Professional Black women are leaving the United States in droves because they are fed up, feeling unsafe and betrayed by the system.
Bloomberg reported that in the past three years of COVID-19, there had been an exodus of professional African American women searching for countries like Mexico, Portugal, the Caribbean and even Bangkok that would provide better protection, even if they have to relocate, withdraw their children and start businesses abroad.
Some might be familiar with what is a “passport bro,” a subculture of men in the dating scene, primarily of whom are Black men, seeking long-term relationships or potential wives in countries like Brazil, Colombia, Thailand, Costa Rica and the Philippines.
Both are taking a radical approach in wanting to be wanted, but in contrast, these working professional females are looking out for their own business opportunities and safety. Some passport bros have been depicted as sex tourists seeking to trick impoverished and indigenous women into becoming submissive American homemakers.
There are two waves of Black women leaving the U.S.: those who can afford to leave without being dependent on employment and those searching for work in another country. Black women are the least financially secure group of Americans, with racial wealth disparity reaching new depths between Black people and white people, Business Insider reported.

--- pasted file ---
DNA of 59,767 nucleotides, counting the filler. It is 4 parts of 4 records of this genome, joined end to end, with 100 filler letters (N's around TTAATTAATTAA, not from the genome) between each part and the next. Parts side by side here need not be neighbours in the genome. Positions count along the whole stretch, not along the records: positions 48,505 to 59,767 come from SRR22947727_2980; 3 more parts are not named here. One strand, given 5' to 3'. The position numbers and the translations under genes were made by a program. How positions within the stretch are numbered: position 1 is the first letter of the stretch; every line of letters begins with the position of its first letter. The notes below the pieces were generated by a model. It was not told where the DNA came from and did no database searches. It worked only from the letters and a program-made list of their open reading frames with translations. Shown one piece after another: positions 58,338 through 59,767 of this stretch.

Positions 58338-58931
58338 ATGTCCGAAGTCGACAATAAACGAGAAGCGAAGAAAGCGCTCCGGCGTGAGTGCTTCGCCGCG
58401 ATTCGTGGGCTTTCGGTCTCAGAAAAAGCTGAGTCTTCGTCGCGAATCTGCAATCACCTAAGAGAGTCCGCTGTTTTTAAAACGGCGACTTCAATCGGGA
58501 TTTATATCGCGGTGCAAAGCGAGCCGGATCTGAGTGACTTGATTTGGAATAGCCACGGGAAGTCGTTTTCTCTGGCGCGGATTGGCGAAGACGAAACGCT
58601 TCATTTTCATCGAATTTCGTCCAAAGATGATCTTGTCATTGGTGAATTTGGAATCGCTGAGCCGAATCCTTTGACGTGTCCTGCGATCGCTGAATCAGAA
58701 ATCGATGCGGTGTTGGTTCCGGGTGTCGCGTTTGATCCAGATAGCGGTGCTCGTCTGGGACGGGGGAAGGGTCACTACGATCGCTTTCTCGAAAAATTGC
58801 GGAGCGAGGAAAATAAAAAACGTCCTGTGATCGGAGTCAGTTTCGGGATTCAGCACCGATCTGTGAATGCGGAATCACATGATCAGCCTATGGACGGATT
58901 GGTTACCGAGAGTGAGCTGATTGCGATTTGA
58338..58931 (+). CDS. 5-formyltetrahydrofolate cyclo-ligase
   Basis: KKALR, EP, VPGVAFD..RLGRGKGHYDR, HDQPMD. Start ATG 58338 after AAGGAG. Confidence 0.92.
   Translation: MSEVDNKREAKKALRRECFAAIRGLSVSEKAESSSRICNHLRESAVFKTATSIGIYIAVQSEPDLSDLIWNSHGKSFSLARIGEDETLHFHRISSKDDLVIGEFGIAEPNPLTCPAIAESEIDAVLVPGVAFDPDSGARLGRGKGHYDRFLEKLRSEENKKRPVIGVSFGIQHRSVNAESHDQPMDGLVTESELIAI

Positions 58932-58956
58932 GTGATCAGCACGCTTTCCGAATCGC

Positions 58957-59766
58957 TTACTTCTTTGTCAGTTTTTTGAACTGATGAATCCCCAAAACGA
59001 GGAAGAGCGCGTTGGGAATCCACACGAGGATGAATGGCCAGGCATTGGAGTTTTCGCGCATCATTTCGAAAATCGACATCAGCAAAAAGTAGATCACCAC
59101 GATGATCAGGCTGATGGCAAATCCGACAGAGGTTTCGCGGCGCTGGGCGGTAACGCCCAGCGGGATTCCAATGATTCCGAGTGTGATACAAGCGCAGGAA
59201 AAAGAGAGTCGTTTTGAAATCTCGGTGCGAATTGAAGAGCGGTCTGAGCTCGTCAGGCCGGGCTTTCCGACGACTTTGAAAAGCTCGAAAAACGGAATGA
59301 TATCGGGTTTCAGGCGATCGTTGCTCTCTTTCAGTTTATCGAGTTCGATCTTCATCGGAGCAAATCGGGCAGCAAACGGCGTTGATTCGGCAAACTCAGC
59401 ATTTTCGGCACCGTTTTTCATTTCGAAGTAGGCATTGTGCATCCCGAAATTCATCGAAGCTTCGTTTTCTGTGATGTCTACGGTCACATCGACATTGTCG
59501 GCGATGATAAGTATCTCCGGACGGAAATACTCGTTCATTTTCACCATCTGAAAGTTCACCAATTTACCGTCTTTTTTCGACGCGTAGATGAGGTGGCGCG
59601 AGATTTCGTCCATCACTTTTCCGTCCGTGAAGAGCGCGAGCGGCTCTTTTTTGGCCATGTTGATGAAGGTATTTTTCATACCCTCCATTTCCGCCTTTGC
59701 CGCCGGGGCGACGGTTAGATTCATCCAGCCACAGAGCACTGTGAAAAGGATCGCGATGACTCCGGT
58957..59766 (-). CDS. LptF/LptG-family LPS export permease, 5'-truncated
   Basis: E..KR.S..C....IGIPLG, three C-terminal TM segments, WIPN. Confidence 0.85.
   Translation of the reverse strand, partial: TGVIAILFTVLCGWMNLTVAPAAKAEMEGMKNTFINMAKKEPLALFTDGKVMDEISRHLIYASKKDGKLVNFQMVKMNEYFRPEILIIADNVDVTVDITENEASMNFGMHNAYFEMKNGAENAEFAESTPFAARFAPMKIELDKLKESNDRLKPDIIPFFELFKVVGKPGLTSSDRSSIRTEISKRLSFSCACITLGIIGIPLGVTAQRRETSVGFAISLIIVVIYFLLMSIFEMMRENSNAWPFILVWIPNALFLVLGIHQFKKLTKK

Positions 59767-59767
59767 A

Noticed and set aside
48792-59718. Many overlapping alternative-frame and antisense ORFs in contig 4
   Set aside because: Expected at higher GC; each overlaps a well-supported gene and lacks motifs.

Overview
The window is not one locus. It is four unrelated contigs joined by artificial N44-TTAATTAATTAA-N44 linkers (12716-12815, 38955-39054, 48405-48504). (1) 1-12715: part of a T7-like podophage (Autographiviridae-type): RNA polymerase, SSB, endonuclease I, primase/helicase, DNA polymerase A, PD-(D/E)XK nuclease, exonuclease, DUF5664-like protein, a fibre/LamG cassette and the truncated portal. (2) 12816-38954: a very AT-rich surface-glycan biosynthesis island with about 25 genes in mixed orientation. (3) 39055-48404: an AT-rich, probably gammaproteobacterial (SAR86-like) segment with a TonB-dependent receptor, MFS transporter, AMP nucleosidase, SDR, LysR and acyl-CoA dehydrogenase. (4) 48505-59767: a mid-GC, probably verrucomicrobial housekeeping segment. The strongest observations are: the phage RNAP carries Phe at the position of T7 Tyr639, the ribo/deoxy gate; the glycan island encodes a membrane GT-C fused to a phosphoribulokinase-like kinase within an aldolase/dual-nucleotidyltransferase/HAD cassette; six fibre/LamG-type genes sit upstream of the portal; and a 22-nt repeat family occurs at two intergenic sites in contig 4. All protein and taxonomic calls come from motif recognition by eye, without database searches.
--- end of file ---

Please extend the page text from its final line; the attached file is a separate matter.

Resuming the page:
The racial wealth gap has been widening for years. In 1992, the median net worth of white families was between $100,000 and $150,000, which is far more than Black families, which had less than half of $50,000, according to McKinsey.
In fact, from the 1990s to 2016, the median net worth of Black families has been consistently low. The median net worth of Black families is less than that of Hispanic families, albeit not that much. During that same time, the median white family gained about $50,000 more in net worth since the 1990s and after the Great Recession.
Bloomberg reported, as of 2019, Black Americans had one-sixth of the wealth of white Americans, with more than half of Black people saying it is challenging to overcome wealth inequality, according to a Pulse of Black America survey.
There is also a situation where Black women are fed up with poor healthcare treatment and issues regarding voting rights. Although racism still exists in traveling abroad, the advantages of displacing locals in developing countries soften the blow as it is a higher privilege to be a Black woman with money, as many of their destinations have a lower cost of living.
Roshida Dowe, a former consumer automotive finance lawyer in Silicon Valley, retired in 2018 and retreated to Mexico City, where she claimed to have saved $660,000, CNBC reported.
In September 2020, Dowe and business partner Stephanie Perry, a pharmacy technician who worked night shifts, cofounded the ExodUS Summit. This forum helps Black women seeking refuge outside the states.
“This is a movement,” Perry, who in 2015 left the U.S. after spending 12 months traveling across Southeast Asia, Australia, and parts of Europe, told Bloomberg. “I think Black women have discovered that the American dream is not necessarily possible in America.”
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